First Love is probably the most famous of the three stories. The 16 years old Volodya is head over heels in love with Zinaïda, a beautiful, cheerful, proud and somewhat cruel girl of 21. She has numerous admirers. In the course of the story she changes and becomes pale and depressed. It turns out that she is having an affair with a married man, not with one of her admirers, but with Volodya’s father! Of course the affair leads to arguments between Volodya’s parents and soon they move to another house. Volodya sees Zinaïda once more: when he is out horse riding with his father, his father suddenly disappears. Volodya follows him and sees him talking to Zinaïda. At some point his father lashes her arm with his whip and the shocked Volodya sees her kiss the red streak that the blow has made. ”That’s love (…)” Volodya concludes, ”that’s passion!”. Shortly afterwards his father dies and a few years later Zinaïda dies as well.

The way in which Zinaïda treats her admirers reminds us of Pauline, who let Turgenev sit down on a paw of a giant polar bear rug lying at her feet; the only paw that wasn’t already occupied.. First Love was Turgenev’s personal favourite and he said that it was loosely based on true events. It's remarkable that Volodya isn't jealous when he finds out that is father has an affair with Zinaîda; he understands that she chose his handsome father.

Happiness has no tomorrow, no yesterday…

Acia is set idyllically in Germany. During his travels there the narrator N.N. meets a Russian brother and sister; Gagin and Acia. They get along well and soon they are spending every day together. N.N. likes Acia, but can’t figure her out; one day she is a simple Russian girl, the next she is reckless and passionate. Gagin tells him that that is the result of her childhood. She is the daughter of his father and a serf woman. Acia falls in love with N.N. and he with her. He decides to propse to her, but when he goes to their house it turns out that they have gone away without saying good-bye to him. He unsuccessfully tries to find them. Looking back the narrator admits that he wasn't sad for very long and that a marriage with such a fickle girl would probably not have been very happy.

Acia’s story has similarities with that of Turgenev’s own daughter with a serf woman; Paulinette. Acia’s dark appearance and tiny figure must have been inspired by Pauline.

I am going where you will be, and will be with you till you drive me away…

Torrents of Spring is also set in Germany. Sanin falls in love with the beautiful, Italian Gemma, who is engaged to a solid German. During a day trip in the mountains Gemma gets insulted by an officer and when her fiancee fails to react, Sanin challenges the officer to a duel. The duel ends with both men missing their shot. When Gemma finds out about the duel, she breaks off her engagement. Not long after Sanin proposes to her himself. In order to raise money for the wedding, he will have to sell his estate in Russia. By chance he meets an old school friend who also happens to be in Germany. This friend suggests that his wife Maria might be interested in buying the estate. Maria, however, makes a bet with her (gay) husband that she will be able to seduce Sanin within a couple of days. She wins the bet in a masterly described scene and instead of returning to Gemma with the money, Sanin follows Maria to Paris. He sends Gemma a lame letter, breaking off the engagement.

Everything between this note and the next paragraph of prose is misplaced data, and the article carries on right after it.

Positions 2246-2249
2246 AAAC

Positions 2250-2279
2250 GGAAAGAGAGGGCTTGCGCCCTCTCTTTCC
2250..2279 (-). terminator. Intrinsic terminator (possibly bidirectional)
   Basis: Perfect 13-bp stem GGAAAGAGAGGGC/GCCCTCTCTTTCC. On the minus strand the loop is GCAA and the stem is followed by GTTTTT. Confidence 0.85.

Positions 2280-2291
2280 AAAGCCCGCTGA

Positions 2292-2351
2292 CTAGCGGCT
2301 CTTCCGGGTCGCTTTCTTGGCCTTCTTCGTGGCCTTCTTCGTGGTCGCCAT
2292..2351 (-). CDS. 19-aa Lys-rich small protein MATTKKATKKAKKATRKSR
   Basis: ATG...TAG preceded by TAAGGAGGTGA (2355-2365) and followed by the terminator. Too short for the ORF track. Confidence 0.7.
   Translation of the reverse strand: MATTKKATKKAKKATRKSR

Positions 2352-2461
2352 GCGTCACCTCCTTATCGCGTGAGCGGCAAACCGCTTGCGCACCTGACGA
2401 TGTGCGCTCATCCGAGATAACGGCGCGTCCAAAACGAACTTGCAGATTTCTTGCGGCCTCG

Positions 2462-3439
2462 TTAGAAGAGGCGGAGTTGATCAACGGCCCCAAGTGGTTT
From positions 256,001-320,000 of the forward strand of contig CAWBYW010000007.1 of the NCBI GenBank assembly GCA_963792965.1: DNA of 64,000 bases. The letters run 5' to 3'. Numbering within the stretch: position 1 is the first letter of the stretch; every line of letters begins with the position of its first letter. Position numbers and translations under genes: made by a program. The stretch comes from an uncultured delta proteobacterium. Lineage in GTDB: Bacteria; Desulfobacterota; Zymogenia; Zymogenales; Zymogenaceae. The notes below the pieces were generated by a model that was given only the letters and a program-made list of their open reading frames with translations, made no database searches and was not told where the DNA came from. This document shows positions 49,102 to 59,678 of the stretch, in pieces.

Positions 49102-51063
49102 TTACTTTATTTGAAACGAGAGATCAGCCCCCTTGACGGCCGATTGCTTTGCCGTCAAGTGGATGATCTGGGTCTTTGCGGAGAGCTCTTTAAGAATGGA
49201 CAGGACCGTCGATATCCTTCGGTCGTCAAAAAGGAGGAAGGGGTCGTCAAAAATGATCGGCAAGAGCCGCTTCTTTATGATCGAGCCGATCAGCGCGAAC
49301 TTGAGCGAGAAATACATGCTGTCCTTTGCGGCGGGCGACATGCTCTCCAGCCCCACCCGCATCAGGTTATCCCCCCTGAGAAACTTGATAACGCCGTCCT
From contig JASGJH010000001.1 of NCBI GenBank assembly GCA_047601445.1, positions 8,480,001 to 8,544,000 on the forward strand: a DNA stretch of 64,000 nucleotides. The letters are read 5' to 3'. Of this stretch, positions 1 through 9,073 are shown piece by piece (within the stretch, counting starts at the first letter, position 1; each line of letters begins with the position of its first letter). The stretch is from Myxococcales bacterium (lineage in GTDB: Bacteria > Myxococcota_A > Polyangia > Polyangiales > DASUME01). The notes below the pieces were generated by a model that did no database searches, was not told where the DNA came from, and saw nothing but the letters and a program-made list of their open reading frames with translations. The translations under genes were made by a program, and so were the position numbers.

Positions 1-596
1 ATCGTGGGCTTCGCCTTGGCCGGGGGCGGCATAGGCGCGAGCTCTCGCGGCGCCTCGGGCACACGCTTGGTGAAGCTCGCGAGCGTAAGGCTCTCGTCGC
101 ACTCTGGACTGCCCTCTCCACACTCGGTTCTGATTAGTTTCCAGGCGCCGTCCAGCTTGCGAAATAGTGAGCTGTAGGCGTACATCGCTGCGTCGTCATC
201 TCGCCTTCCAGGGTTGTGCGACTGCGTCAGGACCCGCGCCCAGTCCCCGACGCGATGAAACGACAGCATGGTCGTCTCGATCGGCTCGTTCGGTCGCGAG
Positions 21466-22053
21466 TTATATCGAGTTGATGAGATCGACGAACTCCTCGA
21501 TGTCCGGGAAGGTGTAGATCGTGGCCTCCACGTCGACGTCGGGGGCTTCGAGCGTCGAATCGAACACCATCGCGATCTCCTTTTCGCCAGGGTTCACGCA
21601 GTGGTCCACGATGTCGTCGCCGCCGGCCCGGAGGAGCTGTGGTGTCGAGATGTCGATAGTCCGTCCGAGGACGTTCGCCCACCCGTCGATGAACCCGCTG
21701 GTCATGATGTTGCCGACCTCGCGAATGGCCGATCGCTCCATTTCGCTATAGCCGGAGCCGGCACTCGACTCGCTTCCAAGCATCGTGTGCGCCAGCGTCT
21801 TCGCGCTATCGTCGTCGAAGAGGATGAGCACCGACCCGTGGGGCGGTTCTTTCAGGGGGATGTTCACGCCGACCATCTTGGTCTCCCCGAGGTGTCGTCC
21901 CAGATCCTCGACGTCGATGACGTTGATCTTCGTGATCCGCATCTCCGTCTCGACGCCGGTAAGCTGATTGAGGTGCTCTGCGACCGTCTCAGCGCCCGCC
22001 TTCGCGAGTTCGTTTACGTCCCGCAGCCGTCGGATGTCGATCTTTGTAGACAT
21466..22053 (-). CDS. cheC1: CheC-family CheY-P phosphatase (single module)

Only the beginning of this story really happened, in Frankfurt Turgenev met a pretty Jewish girl and her family, but he saw them only once and the rest of the story he made up. The end, of course, echoes his relationship with Pauline, following her around Europe. Although he was perhaps never Pauline’s lover.



The eternal admirer

Three completely different girls, but three very similar love stories. It all starts in high spirits; the weather is ’magnificent’ and ’unusually good for the time of the year’ and the surroundings are idyllic. The sudden appearance of an exceptionally pretty girl surprises the narrator. He falls in love, but he never gets the girl, and remains a bachelor. Again and again Turgenev describes being in love, but he never dares to let it blossom into a relationship, nor in his stories, nor in real life.


Books read:

Eerste Liefde, Asja and Lentebeken, lovingly published by van Oorschot, parts 2 en 3, translated by Carl en Rebecca Ebeling and Wils Huisman

The Gentle Barbarian – V.S. Pritchett


All three stories are available for reading online:





In de voetsporen van Tolstoj en Toergenjev in Parijs


Ah Parijs.. Als ik dit schrijf kijk ik uit over de ontelbare daken van de stad. Ik ben hier om in de voetsporen te treden van twee grote Russische schrijvers, mijn twee favorieten, Toergenjev en Tolstoj. Vanuit Rusland 150 jaar geleden een reis van zo'n tien dagen, voor mij ruim drie uur met de Thalys vanaf Amsterdam.

Pauline Viardot

Toergenjev is in Parijs komen wonen om dichterbij zijn objet d'amour, Pauline Viardot, te zijn. Hij is sinds 1843 (letterlijk) hopeloos verliefd op haar (zie http://wp.me/p5zzbs-1U), maar zij is de vrouw van zijn goede vriend Louis Viardot. Eerst logeert hij heel lang als 'huisvriend' bij de Viardots, maar in 1847 besluit hij uit fatsoenlijke overwegingen toch maar een eigen appartement in de buurt van de Tuilerieën te huren.


In de tijd dat Tolstoj in Parijs is, 1857, woont Toergenjev met zijn dochter Paulinette op de Rue de Rivoli 208 of 210 (de meeste bronnen zeggen 210) De relatie met Pauline is in die periode niet goed, en dit maakt hem depressief.

Rue de Douai 50

Maar in 1871, hij is inmiddels 53, trekt hij definitief in bij de Viardots, die in de Rue de Douai zijn gaan wonen. Hij heeft vier kamers op de derde verdieping tot zijn beschikking. Hij is dan een soort honorair consul van Rusland in Parijs. Ilja Repin komt een portret van hem schilderen en in voormalig restaurant Magny in de Rue Mazet neemt hij deel aan levendige bijeenkomsten met onder andere de Maupassant, Zola, Flaubert en Georges Sand.